19 November 2018 (MONTREAL) – Over 27 thousand Canadians participated in the national public consultation on “Moving Canada Toward Zero Plastic Waste” [1], sending a clear message to Environment and Climate Change minister, Catherine McKenna: Canadians expect the federal government to phase-out single-use plastics and legislate strong action to reduce plastics at the source, hold corporations accountable and invest in truly sustainable solutions.

The opportunity to act comes this Friday when the Canadian Council of Ministers of the Environment (CCME) meets for its annual forum with the national strategy to tackle plastic pollution high on the agenda. A draft strategy is expected to be released following the meeting.

“Just like healing the ozone layer required the banning of certain destructive chemicals, banning single-use plastics is necessary to tackle plastic pollution at the source, and to curb the waste that is overflowing into our environment and choking ocean life,” said Greenpeace Canada’s Head of Oceans & Plastics campaign Sarah King. “Other countries and cities are banning the most unnecessary and problematic throwaway plastic items, and Canada needs to join this growing movement of leaders if our national strategy to address this massive problem is going to have any meaningful impact.”

The pending strategy release comes a month after the European Parliament voted to ban a range of single-use plastics including cotton buds, straws, cutlery and food and beverage containers made of expanded polystyrene, along with various other measures aimed at curbing plastic waste and pollution. In September, McKenna announced the federal government will ditch unnecessary single-use plastics such as straws, cutlery, packaging, cups and bottles within its own operations by 2030; however, the government has not released any plans for national single-use plastic bans.

“The federal government has already acknowledged that bans are effective tools to cut plastic waste by committing to eliminate single-use plastics from federal operations,” added King. “ It’s now time for Minister McKenna to build on that commitment and implement federal regulations to halt the millions of tonnes of plastic waste produced across Canada each year. With the extent of plastics already in our environment, simply improved recycling and increased recycled content in products will not solve this problem; we need governmental action that mirrors the scale of this problem.”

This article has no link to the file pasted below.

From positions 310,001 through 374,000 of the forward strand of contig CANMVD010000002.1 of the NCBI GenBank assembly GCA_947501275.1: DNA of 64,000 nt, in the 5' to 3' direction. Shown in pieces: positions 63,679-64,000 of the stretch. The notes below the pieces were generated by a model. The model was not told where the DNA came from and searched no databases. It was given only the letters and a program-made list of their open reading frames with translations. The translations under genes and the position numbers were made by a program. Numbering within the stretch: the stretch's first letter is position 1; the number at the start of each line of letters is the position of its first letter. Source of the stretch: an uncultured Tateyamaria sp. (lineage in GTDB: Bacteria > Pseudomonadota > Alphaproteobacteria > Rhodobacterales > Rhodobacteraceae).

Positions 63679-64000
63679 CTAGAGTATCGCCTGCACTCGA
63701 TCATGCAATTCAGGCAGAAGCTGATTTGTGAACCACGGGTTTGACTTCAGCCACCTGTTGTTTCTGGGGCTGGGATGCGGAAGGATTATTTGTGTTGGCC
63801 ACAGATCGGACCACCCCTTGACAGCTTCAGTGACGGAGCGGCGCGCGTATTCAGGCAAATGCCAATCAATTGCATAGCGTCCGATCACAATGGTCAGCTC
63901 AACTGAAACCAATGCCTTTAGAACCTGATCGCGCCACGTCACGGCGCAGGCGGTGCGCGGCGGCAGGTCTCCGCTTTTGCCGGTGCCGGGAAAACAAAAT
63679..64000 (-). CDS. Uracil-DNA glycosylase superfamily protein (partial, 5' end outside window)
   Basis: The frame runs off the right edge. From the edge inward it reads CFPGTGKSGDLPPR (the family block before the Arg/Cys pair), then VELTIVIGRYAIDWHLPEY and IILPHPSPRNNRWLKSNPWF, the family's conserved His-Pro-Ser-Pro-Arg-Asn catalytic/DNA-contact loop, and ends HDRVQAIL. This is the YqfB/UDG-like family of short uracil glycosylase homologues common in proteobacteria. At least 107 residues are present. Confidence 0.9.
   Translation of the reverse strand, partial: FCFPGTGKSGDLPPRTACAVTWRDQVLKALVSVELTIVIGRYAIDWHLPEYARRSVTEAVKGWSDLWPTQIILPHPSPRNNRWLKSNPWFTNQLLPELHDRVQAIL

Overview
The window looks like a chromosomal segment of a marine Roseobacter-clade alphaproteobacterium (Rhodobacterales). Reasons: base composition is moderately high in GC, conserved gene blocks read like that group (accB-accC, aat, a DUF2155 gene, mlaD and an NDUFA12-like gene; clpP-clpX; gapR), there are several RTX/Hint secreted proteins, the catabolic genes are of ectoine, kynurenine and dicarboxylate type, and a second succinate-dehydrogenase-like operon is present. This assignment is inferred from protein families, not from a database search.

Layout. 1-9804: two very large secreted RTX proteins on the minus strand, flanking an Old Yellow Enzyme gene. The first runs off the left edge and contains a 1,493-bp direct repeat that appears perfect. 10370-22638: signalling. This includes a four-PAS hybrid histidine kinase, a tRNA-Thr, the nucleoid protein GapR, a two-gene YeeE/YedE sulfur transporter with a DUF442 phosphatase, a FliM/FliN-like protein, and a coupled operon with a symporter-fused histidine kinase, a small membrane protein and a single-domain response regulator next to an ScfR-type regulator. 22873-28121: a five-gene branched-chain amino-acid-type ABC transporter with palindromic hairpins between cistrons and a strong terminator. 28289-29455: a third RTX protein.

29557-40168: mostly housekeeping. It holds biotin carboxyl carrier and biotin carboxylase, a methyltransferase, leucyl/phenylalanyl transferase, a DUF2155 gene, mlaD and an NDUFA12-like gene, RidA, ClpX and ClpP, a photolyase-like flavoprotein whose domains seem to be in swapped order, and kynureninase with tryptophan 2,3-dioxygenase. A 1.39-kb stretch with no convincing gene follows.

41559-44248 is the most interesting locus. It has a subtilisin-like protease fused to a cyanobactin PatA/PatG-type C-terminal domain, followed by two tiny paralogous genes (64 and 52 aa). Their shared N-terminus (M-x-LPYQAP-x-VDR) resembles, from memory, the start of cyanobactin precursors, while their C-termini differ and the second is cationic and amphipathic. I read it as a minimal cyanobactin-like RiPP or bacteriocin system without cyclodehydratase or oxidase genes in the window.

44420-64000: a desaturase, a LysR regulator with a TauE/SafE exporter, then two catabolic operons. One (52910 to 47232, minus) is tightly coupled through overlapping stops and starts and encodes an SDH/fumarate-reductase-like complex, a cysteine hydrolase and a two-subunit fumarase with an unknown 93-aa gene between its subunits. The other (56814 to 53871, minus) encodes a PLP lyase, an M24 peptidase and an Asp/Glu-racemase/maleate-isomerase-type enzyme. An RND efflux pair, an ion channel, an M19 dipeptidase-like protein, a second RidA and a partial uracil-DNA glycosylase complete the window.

A growing movement of concerned Canadians across the country are calling upon the Minister of Environment and Climate Change through various petitions to ban single-use plastics nationwide. A panoramic survey commissioned by Greenpeace and other environmental groups found that 65% of Canadians surveyed want the government to act quickly to ban single-use plastics. Across the country, various municipalities have already taken the initiative and banned certain single-use products such as plastic bags and straws. Greenpeace is calling on the federal government to take swift and meaningful action to help stop the plastic problem at the source and support new more sustainable product delivery systems.


Notes to editor

[1] The Final Report on the Public Consultation Moving Canada toward zero plastic waste states that over 1,900 comments and emails and 12,000 campaign letters were received. However, Greenpeace Canada has calculated that over 27 000 people submitted comments and emails through a link created specifically to encourage participation in the public consultation. This discrepancy is concerning as it appears that the opinions of 27 000 people who took the time to voice their concerns seem to have been disregarded in the final analysis.

[2] Through cleanups and brand audits held by Greenpeace and partner organizations, we found that Nestle, Tim Hortons, PepsiCo., The Coca-Cola Company and McDonald’s contributed about 46% of the branded plastic pollution collected in September. While major corporations such as McDonald’s, Starbucks, Procter & Gamble, Nestlé, Coca-Cola, PepsiCo and Unilever, have published statements and plans about the need to tackle plastic pollution, none are actually significantly reducing their production of plastic.

[3] Considering the gravity of this problem, it is clear that recycling alone won’t cut it: Canada only recycles 10 – 12 percent of its plastic and currently the recycling industry is faltering. Even upgraded recycling facilities are insufficient to tackle the plastics crisis we are facing today. Over 90 percent of plastics ever produced have not been recycled. The sheer scale and volume of plastic production, predicted to quadruple by 2050, makes it clear that we will not solve this crisis through recycling efforts and voluntary agreements. Increasing recycled content and improving recycling systems more broadly should be seen only as an interim measure as we work to phase-out single use plastics entirely.

For more information please contact:
Philippa Duchastel de Montrouge, Communications officer, Greenpeace Canada
+1 (514) 929-8227, [email protected]